The tiller is also used very effectively to change icy, possibly frozen tracks from the previous days’ skier use into a new, uniformly fine-grained snow surface. This is especially desirable in our maritime climate where the air features high humidity content and temperature fluctuations can result in freezes when warmer temperatures drop. (Such conditions, especially if rain is involved, often result in ski areas issuing statements to the effect that“…grooming will begin once temperatures drop below freezing…”, meaning that the grooming crew will let the wet trail ice up and somewhat dry out before using the tiller to change ice particles and frozen crud into a fine-grained uniform surface.)
The “front end” of the tractor features an articulated plow. What first appears to be a U-shaped plow is actually, on closer examination, a three-piece assembly consisting of a larger centre plow with a hinged side-blade on each side. The entire structure is mounted so as to be hydraulically raised and lowered. It can also be angled diagonally from the horizontal. Finally, the two hinged sections can be swung to change the U-shape into a straight design…or, swinging only one of the hinged sections creates an angle plow that can “grab” snow from one side of the trail and slide it to the opposite side. The versatility of this design is especially useful in areas that experience heavy snowfalls that are sometimes accompanied by windy conditions resulting in severe drifting. Using the angled plow the operator is able to level a drifted “side hill” condition, resulting in a trail that’s once again level side-to-side.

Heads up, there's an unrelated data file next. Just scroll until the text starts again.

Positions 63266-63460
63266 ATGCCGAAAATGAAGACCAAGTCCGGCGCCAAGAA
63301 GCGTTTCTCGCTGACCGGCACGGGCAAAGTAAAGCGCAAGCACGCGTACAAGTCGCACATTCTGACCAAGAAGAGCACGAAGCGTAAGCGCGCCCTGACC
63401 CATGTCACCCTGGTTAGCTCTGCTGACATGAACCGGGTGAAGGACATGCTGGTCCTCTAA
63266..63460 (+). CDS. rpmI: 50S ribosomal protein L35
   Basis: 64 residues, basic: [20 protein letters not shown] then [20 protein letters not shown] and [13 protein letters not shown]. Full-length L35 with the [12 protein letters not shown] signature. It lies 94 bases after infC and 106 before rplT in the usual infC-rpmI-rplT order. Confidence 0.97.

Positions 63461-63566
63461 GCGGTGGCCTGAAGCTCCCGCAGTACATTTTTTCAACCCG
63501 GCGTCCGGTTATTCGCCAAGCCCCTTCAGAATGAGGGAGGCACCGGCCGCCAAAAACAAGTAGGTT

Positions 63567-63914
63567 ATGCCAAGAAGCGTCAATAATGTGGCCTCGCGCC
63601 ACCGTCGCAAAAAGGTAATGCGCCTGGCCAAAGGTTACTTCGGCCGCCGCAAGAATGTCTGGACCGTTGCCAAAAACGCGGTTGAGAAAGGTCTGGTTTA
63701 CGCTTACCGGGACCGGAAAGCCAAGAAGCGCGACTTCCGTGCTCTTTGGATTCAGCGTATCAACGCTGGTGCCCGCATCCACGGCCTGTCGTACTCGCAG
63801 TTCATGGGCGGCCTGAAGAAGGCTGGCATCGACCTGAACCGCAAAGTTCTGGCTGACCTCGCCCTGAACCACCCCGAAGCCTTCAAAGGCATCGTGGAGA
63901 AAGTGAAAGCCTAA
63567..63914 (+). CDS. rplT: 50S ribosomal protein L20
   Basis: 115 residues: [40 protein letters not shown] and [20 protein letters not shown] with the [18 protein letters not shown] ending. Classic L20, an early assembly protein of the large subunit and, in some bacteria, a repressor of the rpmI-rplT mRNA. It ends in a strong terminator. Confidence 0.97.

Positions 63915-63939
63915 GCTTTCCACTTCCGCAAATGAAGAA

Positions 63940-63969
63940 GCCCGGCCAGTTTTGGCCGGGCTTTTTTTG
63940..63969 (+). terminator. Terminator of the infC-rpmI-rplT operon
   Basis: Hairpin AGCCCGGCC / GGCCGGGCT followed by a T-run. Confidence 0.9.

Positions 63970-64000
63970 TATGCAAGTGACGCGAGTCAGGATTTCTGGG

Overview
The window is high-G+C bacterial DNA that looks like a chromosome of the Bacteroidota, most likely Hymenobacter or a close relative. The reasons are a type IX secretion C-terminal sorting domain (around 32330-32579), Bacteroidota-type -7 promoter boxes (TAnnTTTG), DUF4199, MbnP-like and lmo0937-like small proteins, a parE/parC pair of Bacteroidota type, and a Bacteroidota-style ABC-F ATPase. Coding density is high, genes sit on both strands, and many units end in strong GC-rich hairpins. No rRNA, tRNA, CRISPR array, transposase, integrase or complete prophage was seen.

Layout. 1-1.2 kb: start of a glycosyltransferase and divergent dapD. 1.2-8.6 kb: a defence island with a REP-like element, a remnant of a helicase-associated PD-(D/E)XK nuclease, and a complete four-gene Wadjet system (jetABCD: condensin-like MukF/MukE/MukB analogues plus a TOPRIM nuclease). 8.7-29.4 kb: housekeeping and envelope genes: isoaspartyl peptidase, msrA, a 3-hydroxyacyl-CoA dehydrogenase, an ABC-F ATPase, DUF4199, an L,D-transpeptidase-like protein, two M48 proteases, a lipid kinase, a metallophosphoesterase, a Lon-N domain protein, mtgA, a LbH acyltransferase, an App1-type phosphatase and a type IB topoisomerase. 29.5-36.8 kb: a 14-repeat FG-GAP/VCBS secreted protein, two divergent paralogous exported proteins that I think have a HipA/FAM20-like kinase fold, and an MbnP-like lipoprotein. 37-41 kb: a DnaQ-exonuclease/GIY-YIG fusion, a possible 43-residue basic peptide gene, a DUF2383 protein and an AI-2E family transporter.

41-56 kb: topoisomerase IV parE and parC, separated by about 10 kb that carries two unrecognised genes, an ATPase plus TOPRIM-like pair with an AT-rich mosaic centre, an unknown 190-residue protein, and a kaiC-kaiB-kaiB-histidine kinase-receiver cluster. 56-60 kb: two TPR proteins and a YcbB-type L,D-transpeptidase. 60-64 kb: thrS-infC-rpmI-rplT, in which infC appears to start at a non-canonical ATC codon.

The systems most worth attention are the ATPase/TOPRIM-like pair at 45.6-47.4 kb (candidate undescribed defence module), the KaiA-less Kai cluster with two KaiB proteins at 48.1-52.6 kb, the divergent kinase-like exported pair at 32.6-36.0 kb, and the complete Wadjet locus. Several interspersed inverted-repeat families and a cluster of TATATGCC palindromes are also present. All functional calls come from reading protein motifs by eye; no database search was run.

A “normal” grooming session (one with little to no overnight snowfall) might entail tilling and tracksetting with the tractor over the complete ski surfaces of all trails (usually requiring two separate passes to achieve the desired 16 foot width). A ski area with 12 km of trails requires the tractor to travel over 24 km over a few hours. On the other hand, a heavy snowfall may necessitate dividing the process into multiple steps covering two to three times that distance:
- The tractor might first make an initial packing/plowing pass, using the tractor’s travel tracks to pack the deep snow into a more manageable depth. At the same time, drifts are eliminated or modified using the plow;
- Once the packed trails have had a bit of time to “set up”, the operator makes a second series of passes, this time using the tiller to “artificially age” the snow. The tracksetters may be lowered at this time to create the “set track”; during extreme conditions, however, the tracksetting step may be delayed until the tilled snow more permanently sets up and a third series of passes is taken to again till, this time adding in the tracksetting.
Wear and Tear
Regardless of whether new snow falls or not, in the course of daily use trail surfaces will show signs of deterioration, whether from frequent skier/snowshoe use during the day or the occasional visits by moose who enjoy the firm footing afforded by the groomed surface. Consequently trails are frequently re-groomed (“renovated”) to eliminate all irregularities and to return the surface to pristine conditions. At good ski areas this renovation occurs on an almost daily basis.
Plan your next adventure skiing, snowshoeing or hiking. There’s a trail for every ability.
Dennis Doyon | Contributing Writer | Experience Highlights
Former Trail grooming contractor/operator for Cape Breton Highlands National Park; Former grooming operator, NHN; Former chair, Nordic Ski Nova Scotia; Former board member, Cross Country Canada; Cross Country Canada Level III official; Chief of Race, ’87 Canada Winter Games and ’89 Canadian Junior XC Ski Championships.